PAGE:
- Climate & Energy Justice
- Enbridge confirms plans to build New England tar sands pipeline, announces massive pipeline expansion
Enbridge confirms plans to build New England tar sands pipeline, announces massive pipeline expansion
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Yesterday evening, Canadian pipeline company Enbridge kicked off one of the most sweeping expansions in its history, a $3.2 billion (Canadian) series of pipeline projects that would carry some of the world’s dirtiest oil—tar sands oil—across Canada, the American Midwest, and even New England, a region that currently doesn’t import tar sands.
The extraction and processing of tar sands oil is one of the largest industrial operations in the world. Tar sands oil emits three times more greenhouse gases during production than conventional gasoline, making tar sands oil production the fastest-growing contributor to Canada’s carbon pollution and the continent’s biggest carbon bomb. Tar sands extraction also harms the health and cultural traditions of downstream indigenous communities.
Moving to break ground on Trailbreaker
Enbridge, the largest transporter of Canadian oil exports, further confirmed its scheme yesterday to pipe tar sands oil through New England with the Trailbreaker pipeline project. Trailbreaker would transport tar sands by reversing the direction of oil flowing through two major pipelines—Enbridge Line 9 and the Portland/Montreal Pipeline—along an approximately 750-mile route from Ontario and Quebec in Eastern Canada through Vermont, New Hampshire, and terminating in Portland, Maine’s Casco Bay, where the oil would be exported into the international market on super tankers.
Along its path, Trailbreaker would threaten New England’s most important waters, including Sebago Lake, the major drinking water resource for greater Portland, Maine’s largest metropolitan area, and would terminate at Casco Bay, a large, rich estuary near Portland, Maine that is home to a variety of coastal natural resources and a thriving marine economy.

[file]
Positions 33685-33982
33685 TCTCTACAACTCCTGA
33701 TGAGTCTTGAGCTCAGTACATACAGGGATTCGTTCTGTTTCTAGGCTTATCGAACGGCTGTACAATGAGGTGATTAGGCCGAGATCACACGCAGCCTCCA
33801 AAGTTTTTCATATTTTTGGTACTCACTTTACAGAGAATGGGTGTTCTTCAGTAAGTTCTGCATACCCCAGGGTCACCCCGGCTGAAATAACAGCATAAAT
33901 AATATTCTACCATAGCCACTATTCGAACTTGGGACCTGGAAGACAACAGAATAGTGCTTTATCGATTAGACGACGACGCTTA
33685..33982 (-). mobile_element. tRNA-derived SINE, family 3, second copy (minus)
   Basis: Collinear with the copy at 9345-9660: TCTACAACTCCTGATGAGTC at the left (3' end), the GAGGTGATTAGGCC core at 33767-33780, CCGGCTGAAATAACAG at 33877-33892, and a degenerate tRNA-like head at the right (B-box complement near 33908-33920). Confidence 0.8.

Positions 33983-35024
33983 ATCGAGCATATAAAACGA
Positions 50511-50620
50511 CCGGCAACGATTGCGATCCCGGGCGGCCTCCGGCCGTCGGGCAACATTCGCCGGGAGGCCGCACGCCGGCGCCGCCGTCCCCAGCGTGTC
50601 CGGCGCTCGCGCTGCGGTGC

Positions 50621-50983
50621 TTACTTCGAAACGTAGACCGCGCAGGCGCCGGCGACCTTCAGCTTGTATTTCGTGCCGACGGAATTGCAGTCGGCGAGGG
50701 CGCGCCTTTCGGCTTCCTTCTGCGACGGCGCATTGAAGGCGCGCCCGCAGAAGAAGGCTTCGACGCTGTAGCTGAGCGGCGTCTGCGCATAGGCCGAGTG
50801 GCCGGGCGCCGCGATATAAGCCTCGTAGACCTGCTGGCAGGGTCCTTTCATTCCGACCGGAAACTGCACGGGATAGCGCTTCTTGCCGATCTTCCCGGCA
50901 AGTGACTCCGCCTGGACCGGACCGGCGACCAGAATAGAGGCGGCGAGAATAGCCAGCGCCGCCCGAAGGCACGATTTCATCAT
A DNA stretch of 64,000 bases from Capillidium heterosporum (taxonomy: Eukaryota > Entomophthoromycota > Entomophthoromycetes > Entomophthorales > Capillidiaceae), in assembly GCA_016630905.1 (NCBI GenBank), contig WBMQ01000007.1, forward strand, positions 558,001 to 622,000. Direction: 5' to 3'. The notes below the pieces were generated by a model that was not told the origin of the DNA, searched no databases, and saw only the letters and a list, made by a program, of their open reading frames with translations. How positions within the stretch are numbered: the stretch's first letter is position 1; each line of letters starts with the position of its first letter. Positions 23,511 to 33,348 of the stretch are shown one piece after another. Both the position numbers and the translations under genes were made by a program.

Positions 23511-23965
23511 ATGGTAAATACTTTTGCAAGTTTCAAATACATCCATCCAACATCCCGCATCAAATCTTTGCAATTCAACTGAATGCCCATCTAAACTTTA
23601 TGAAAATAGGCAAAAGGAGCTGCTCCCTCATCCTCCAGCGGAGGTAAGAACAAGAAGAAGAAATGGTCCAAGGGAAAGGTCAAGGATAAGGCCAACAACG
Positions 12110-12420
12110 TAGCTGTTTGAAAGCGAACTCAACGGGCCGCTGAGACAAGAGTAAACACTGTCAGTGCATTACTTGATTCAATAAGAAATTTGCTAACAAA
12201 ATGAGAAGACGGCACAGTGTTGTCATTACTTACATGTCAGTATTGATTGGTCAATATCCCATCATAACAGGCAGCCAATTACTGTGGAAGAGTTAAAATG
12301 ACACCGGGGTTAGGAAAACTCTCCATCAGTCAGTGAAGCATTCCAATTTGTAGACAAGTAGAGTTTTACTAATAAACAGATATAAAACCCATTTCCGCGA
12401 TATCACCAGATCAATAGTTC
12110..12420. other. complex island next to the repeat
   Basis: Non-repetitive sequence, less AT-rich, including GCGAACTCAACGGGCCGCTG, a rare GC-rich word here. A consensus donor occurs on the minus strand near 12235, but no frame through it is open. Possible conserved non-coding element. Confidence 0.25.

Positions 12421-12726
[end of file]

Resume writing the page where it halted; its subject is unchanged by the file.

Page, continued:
In August 2011, Enbridge asked the Canadian National Energy Board for permission to reverse part of its Line 9 pipeline through Ontario, a furtive move to revive the Trailbreaker project. We joined environmental and public interest groups in the US and Canada to deliver a petition with more than 17,000 signatures from Friends of the Earth activists, demanding that the energy board conduct a thorough review of the pipeline’s likely impacts. All together, our allies on both sides of the border submitted more than 41,000 comments opposing this tar sands pipeline project, smashing through our initial goal of 25,000 comments.
Public hearings on Enbridge’s proposal to reverse Line 9 begin on May 23rdin London, Ontario—yet yesterday’s announcement makes it overwhelmingly clear that Enbridge is scheming to circumvent a rigorous review process by reversing the entire Line 9 pipeline from Ontario to Montreal, four times the distance the National Energy Board is currently looking at, in its underhanded plot to eventually pipe tar sands through New England. The National Energy Board must order a comprehensive environmental and economic review of Enbridge’s broader ploy to bring tar sands into the US.
Doubling Line 6B: a Kalamazoo disaster redux?